"Traditional means of advertising aren't working and there's no other game in town. Where the consumer goes the advertiser must follow so this pushback is merely a temporary phenomenon," Garrity said.

What Thursday's dumping of search stocks really demonstrates is not a major deterioration in fundamentals but that any momentum stock trading at a ridiculously high multiple is subject to a correction at any hint of a slowdown in growth. Before Thursday's sell-off, Google and Yahoo! were trading at about 50 and 60 times 2005 earnings estimates respectively.

"The biggest issue for Yahoo! and Google is that they are expensive," said Tinker.

...but investors need to pay attention to valuation

So for savvy investors, the search stock shakeout could present some buying opportunities. Investors just need to be very selective and wary of valuations.

Ask Jeeves, for example, trades at just 15 times 2005 earnings estimates. Of course a company like Ask Jeeves (Research), which trails Google, Yahoo!, and Microsoft's MSN in search market share, should trade at some discount.

But profits are expected to increase 30 percent this year and 20 percent in 2006, so it appears that investors are underestimating Ask Jeeves' ability to take part in the industry's growth.

Investors also shouldn't limit themselves to search engine firms. Online advertising agencies like aQuantive (Research) and Digitas (Research) look compelling. Digitas trades at just 19 times 2005 earnings estimates, below its expected long-term growth rate of 20 percent.

aQuantive is more expensive, with a P/E of 42 times 2005 earnings projections. But analysts expect earnings to increase at a 28 percent clip for the next few years. Plus, the company reported fourth quarter results last week that crushed analysts' expectations and it also raised its revenue guidance for 2005.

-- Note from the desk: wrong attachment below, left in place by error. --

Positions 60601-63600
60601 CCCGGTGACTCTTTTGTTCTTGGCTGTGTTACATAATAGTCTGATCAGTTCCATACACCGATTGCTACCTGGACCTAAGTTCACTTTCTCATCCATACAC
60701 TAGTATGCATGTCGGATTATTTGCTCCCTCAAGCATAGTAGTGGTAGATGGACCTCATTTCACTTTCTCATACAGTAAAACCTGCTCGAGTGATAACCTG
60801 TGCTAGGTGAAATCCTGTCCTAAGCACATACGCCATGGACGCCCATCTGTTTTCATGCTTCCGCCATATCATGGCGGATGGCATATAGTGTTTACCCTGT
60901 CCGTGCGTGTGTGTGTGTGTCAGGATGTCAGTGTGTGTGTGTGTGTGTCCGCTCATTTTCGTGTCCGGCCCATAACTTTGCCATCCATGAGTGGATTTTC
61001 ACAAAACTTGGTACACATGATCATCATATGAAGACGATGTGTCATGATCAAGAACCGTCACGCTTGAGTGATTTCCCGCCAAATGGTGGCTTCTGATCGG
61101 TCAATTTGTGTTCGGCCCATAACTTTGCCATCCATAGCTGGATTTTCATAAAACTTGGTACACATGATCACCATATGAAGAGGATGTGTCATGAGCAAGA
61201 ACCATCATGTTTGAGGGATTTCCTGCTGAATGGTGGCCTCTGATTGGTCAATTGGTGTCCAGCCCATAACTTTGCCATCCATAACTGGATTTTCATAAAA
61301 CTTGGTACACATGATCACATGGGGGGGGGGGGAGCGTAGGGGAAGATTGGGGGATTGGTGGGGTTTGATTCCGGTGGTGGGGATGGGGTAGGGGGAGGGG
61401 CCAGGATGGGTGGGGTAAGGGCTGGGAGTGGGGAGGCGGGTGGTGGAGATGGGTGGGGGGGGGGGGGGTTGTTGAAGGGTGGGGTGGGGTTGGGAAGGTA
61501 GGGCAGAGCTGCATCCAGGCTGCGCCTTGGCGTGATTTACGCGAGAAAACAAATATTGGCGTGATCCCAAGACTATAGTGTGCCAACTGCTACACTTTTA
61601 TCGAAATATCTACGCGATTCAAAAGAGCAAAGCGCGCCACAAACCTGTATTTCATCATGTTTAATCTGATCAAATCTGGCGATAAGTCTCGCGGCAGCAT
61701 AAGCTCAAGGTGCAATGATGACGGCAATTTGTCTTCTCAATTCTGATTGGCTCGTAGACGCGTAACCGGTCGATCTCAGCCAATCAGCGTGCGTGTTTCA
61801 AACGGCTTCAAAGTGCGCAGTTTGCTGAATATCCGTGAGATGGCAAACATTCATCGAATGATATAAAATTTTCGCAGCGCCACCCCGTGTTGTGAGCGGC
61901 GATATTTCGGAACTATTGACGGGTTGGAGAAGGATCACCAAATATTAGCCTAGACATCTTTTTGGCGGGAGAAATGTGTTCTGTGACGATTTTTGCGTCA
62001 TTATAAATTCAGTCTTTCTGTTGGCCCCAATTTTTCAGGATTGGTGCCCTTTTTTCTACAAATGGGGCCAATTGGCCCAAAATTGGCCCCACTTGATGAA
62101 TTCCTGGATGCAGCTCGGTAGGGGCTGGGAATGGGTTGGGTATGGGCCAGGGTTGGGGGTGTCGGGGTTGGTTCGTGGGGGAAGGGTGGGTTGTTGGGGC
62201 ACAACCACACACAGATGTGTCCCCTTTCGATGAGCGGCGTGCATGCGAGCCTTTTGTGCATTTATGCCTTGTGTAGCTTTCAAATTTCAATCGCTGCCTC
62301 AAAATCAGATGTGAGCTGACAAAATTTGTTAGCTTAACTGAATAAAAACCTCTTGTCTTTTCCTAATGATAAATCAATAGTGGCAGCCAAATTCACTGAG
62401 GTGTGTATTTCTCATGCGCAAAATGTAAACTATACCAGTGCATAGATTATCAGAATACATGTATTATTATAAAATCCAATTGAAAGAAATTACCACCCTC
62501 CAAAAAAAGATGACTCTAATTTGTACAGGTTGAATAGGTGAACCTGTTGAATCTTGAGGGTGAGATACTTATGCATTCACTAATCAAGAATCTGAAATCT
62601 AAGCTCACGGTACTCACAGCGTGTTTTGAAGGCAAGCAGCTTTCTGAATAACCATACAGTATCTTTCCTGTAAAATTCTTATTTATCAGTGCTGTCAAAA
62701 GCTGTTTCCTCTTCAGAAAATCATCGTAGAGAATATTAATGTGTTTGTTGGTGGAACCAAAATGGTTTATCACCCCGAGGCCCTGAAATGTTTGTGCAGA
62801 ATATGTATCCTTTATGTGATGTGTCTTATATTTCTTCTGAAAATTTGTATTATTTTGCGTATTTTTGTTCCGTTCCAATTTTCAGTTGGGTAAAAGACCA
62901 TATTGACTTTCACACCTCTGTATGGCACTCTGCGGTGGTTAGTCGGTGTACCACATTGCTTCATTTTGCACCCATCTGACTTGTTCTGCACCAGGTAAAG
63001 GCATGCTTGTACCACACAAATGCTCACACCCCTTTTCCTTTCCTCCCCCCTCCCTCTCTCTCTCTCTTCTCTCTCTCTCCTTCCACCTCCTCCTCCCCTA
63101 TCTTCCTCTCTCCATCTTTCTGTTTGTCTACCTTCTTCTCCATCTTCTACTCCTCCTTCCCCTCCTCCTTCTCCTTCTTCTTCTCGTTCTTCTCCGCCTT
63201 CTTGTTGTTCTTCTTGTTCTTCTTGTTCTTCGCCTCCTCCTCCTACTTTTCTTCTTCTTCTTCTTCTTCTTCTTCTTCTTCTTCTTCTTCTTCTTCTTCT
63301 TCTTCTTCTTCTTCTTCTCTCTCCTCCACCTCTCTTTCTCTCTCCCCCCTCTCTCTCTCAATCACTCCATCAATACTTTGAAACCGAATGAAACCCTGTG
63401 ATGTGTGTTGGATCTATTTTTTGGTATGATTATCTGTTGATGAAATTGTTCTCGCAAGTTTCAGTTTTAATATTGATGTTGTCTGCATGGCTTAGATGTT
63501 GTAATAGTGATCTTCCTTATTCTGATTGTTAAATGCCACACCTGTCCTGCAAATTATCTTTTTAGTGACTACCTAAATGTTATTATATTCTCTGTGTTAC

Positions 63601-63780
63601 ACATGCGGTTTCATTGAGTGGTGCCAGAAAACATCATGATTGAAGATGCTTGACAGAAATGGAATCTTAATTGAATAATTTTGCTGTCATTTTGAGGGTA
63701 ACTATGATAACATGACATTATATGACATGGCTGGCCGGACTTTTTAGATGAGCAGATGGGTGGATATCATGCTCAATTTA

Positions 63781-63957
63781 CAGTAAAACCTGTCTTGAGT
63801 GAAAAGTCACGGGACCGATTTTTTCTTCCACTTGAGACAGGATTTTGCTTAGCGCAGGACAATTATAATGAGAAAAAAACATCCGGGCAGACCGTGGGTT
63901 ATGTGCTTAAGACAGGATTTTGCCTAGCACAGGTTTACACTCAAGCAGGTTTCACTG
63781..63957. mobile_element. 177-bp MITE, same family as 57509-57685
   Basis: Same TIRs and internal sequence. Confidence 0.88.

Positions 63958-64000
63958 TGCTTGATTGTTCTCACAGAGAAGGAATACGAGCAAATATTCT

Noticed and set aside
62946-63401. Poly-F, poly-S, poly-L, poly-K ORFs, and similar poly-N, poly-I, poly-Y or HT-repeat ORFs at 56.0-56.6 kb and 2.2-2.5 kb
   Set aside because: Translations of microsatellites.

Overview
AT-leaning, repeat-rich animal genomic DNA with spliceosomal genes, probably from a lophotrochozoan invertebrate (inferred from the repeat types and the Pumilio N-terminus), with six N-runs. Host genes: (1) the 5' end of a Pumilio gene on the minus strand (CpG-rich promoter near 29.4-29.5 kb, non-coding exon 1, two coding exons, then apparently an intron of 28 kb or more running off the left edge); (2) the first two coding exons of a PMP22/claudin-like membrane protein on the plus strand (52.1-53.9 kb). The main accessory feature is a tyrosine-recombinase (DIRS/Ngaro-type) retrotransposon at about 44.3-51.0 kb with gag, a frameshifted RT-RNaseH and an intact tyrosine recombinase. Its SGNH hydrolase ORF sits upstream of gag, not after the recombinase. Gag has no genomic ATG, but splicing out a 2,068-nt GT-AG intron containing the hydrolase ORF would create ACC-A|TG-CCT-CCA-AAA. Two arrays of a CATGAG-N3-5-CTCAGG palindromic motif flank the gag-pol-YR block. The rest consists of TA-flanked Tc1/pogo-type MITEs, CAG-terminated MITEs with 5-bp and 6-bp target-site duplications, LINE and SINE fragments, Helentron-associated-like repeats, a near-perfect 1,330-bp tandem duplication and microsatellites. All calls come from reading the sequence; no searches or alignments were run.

ValueClick (Research), which helps companies distribute and track their online ads, also looks intriguing. Like aQuantive, the company reported healthy fourth quarter numbers last week and issued a bullish outlook for 2005. Shares trade at 31 times 2005 estimates and analysts expect profits to increase at a rate of 25 percent annually for the next few years.

Finally, Garrity points out that consolidation in the online ad sector is likely to continue as traditional media firms want to take part in the industry's growth as well.

To that end, The New York Times Co. (Research) recently announced it was buying from Primedia (Research). Garrity thinks Viacom (Research) and News Corp (Research) could be potential acquirers and that increased M&A activity could lift the prices of all search-related firms.

Analysts quoted in this story do not personally own shares of the companies mentioned and their firms have no investment banking ties to the companies.

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Written by: Paul R. La Monica